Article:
Thursday, January 1, 2009

20,000 Mile Bonneville Review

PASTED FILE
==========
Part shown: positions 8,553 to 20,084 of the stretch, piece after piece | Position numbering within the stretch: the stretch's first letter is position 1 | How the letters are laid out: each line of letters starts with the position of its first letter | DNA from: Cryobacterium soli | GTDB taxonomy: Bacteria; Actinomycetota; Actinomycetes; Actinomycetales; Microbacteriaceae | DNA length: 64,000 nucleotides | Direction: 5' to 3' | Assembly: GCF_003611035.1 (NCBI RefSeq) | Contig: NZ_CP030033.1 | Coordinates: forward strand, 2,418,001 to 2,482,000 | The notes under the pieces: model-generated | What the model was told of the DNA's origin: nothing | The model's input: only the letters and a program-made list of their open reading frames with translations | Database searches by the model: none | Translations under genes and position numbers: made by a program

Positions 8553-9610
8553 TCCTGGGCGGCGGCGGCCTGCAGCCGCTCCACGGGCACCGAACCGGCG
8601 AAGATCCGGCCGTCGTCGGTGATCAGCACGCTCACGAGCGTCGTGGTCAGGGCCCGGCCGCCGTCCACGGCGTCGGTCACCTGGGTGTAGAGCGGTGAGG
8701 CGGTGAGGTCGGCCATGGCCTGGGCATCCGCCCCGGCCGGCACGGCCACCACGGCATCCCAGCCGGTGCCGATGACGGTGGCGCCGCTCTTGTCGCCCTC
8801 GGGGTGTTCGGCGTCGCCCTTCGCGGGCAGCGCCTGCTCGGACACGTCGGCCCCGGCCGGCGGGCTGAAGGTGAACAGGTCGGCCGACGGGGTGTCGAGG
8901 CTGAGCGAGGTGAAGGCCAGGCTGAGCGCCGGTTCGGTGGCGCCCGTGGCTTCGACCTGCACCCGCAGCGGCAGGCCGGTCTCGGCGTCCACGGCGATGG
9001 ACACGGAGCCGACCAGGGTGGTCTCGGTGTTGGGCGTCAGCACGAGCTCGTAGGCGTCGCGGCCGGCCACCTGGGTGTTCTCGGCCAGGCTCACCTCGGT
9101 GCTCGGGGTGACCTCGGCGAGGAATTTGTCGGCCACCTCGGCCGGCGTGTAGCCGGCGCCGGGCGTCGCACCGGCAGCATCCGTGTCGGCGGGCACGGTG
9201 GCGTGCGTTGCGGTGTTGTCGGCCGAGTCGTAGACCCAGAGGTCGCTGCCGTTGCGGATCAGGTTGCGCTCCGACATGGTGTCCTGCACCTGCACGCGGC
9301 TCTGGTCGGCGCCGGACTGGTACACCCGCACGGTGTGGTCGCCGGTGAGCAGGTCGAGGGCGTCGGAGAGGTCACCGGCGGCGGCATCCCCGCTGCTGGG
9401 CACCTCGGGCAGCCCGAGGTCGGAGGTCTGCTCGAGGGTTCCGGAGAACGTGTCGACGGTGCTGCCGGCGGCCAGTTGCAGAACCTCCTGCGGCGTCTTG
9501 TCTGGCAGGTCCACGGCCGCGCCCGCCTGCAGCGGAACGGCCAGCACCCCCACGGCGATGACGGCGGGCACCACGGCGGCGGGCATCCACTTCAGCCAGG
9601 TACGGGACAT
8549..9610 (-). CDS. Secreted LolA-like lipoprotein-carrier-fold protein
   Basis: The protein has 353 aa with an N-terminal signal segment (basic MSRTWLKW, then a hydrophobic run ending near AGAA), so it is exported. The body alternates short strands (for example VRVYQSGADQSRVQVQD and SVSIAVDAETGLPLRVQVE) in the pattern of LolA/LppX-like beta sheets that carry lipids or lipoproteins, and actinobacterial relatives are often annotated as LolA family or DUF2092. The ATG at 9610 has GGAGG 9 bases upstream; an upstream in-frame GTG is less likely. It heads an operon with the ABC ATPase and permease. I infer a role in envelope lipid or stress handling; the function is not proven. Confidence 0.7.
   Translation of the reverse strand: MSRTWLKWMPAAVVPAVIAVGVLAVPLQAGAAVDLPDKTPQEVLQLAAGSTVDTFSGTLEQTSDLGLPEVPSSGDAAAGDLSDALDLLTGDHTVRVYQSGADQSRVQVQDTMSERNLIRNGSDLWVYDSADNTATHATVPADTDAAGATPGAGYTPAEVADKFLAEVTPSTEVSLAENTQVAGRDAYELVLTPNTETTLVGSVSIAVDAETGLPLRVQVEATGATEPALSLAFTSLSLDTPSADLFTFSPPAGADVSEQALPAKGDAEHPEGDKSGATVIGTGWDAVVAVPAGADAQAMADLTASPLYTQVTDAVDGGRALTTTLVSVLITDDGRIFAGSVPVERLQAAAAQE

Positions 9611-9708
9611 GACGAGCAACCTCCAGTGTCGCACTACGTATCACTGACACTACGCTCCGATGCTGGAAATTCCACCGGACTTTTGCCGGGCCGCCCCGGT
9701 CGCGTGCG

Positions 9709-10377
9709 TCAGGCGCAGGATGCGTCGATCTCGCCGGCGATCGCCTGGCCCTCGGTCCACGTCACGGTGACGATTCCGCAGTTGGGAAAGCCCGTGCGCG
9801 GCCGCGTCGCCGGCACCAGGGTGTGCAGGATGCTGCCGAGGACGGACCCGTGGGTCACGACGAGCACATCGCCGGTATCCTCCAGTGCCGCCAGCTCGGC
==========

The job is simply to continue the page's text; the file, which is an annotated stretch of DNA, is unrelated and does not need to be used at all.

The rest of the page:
It used to be, back in the 1960s that the Triumph Bonneville, a 650cc parallel twin motorcycle was one of the most desirable machines any red blooded young man (man!) could own. It held the unofficial world speed record at the Utah salt flats and was made famous in film as the motorcycle that rebels loved to own and ride. It was totally cool, like this 1969 T-120 whose gorgeous image I found on the British vintage bike website. However the Bonnevilles from that era vibrated like hell, they tended to leak oil and their electrical systems failed with dismal regularity. The Lucas electrics were known as "Lucas, Prince of darkness" owing to their propensity for failure leaving riders in the lurch....They were a beautiful design originating in the 1930s from the board of Edward Turner, assembled with too little care, poor engineering detail and not enough capital investment. Later models that got more precisely milled cranks suffered from far less vibration and owners who took the time to smooth the edges of the vertical crankcases suffered minimal oil leaks, they say. I never owned an original Bonnie because even in those days I wanted, yes a cool bike, but I wanted one that was at least minimally reliable for my sole means of transport. I rode Italian twins, Morini, MV Agusta, Benelli and eventually when I overcame my disdain for Japanese niceness I rode a Yamaha 500 single, cool possibly because even in 1980 the SR 500 still eschewed an electric start and I learned firsthand how to start a big single. I was an old school rider, a nerd, but even I found Bonnevilles too much trouble to own. Until now:Even for a commuter bike I wanted something small, simple and reliable in the Florida Keys for my 25 mile commute and occasional forays further afield. I wanted something old school and I thought a Vespa 250 might work, so I rode the red one pictured in the banner at the top of the blog for 10,000 miles over the course of ten months. After it's horrid, unreliable modern electrics, too old school for me, crapped out for the last time I decided it had to go in favor of a more reliable machine. I expect to put 18,000 miles a year on a motorcycle as two wheels are my main means of transport. I drive the car if I need to haul a lot of stuff or its cold or I'm not feeling well. Otherwise it's the Bonneville every single day. This particular model of Bonneville is no longer made, modern needs require fuel injection and modern tastes have scrapped the wire wheels and "peashooter" exhausts, though the engine now used in the 2009 series remains the same 865cc mill. If you want the classic look you can only get it with the heavily chromed "upgraded" (ie: more costly!) T100 version. The basic Bonneville these days comes with alloy wheels (nice because they are tubeless) and modern cone exhausts, shown in this picture from hell for leather magazine. It's not so different but....different enough! I've found the Bonneville to be about perfect for my daily use, it's been vice free and easy to enjoy. The maintenance intervals are set at 12,000 miles which boils down to once a year more or less and in between the motorcycle only needs oil changes, every six thousand miles at which point it takes four quarts (liters) of synthetic and a clean filter. The tires last 8,000 and 12,000 miles respectively rear and front and the final drive chain has been remarkably easy to take care of. I hadn't wanted to go back to a final drive chain motorcycle but I bought a $35 gadget from England that drips oil on the chain as I ride. My friend Bruce calls it an oil flinging tool but my chain is doing great with it.It's called a Loobman and its just a collection of rubber tubes that send droplets of oil to the sprocket and that lubricates the chain. I wash the chain every thousand miles with kerosene and a stiff brush and squeeze the Loobman bottle every time I feel like it and the chain lasts about 3,000 miles between minor adjustments. I pretty much know when the chain needs a quick tightening as the motorbike snatches in low gear around town. The five speed gearbox is light and easy to use, and I'm adding an aftermarket tachometer next month that the Hanukkah fairy just brought me. It takes 89 grade (US) gasoline which yields between between 43 and 48 miles to the gallon, and I hit reserve around 135 miles on the odometer:The bike cost me exactly $8,000 out the door in October 2007, from Pure Triumph in Fort Lauderdale which included the optional center stand ($250) and the rubber tank pads ($65). I also paid for optional gaiters on the front forks as I prefer to keep the suspension out of the crud and salt air:Old timers of all ages often sidle up and ask what year the Triumph is and embark on their own happy memories of struggling with leaky electrically unreliable Bonnevilles of decades past, and they seem unimpressed when I tell them my modern 900 is vibration free, reliable and doesn't leak a drop of oil (except for that which I spray on the final drive chain). I like the modern Triumph because it looks the part of a real motorcycle, like the machines of my youth, but it goes like a new machine which it is. I love that light clutch, and the motorcycle's ability to pull from 40 miles per hour in top gear.Call me prejudiced but if I see a motorcycle without luggage it doesn't spell "daily rider" to me, so naturally I threw on an ugly but very functional top case that gives me locking weatherproof storage:At $80 that was a bargain, and because it is a perfect square there's no wasted space inside with compound curves, like those fancier Italian top boxes. Another bargain was the $15 cargo net I use to keep things secured to the seat, things that don't fit in the box or the saddlebags (though I also have added a proper helmet lock visible to the right of the picture below):The Triumph fabric panniers come with mounting hardware at $250. In some ways I'd like detachable hard bags which would be more weatherproof and secure like the top case, but the fabric bags are actually more practical in some respects:I keep them sprayed with silicon waterproofing and when I stop to put on the waterproof clothing I carry in them I cover them with their built in plastic rain covers as well. Being fabric they yield a little and make for a little extra room, they are lightweight and easy to remove when I don't need to ride with them. To do that I have to remove the seat, and though the saddle looks just like the original Bonnevilles' it's a pain in the butt as the twin screws that hold it in place have a habit of falling out. Plus they are awkward to realign when installing the seat. As you can see in the picture below I've lost one screw and will have to get another set to watch them come undone and fall into the road...I've found some persistent rust patches on the mirror stems and the front fender bracket:Though my regimen of frequent fresh water washes seems to be keeping the rest of the chrome and alloy corrosion quite free. On the subject, critics of the modern Bonneville despise the exhaust system's "kink" which was added in front of the muffler to increase ground clearance:It doesn't bother me, but then again I'm not bothered by the flange that runs around the edge of the tank (visible in the picture further up the page) which is supposed to be a "period detail" from a 1960s or 1970s bike but which drives some fusspots crazy. These would be the people who think my Parabellum windshield ($250) is just another overly practical addition to a motorcycle that many owners like to keep as a Sunday rider. They're welcome to as Triumph offers a whole book of fancy add-ons to make the Bonneville anything you want, cafe racer, custom bobber you name it they have it. For me, my Bonneville is my workhorse which makes my commute a pleasure and gives me the chance to enjoy the open road every day of the year:I like the Triumph's simplicity, its good looks and it's all round capability. I've ridden at 80 mph sustained on the freeway very comfortably, I've taken it on the dirt and the gravel, and it's easy to ride around town though at almost 500 pounds it's heavier than it looks. With just 60 horsepower from the eight valve engine it's decidedly under stressed so I have high hopes that it will be happily turning over 100,000 miles (160,000 kms) in 2013. Here's hoping....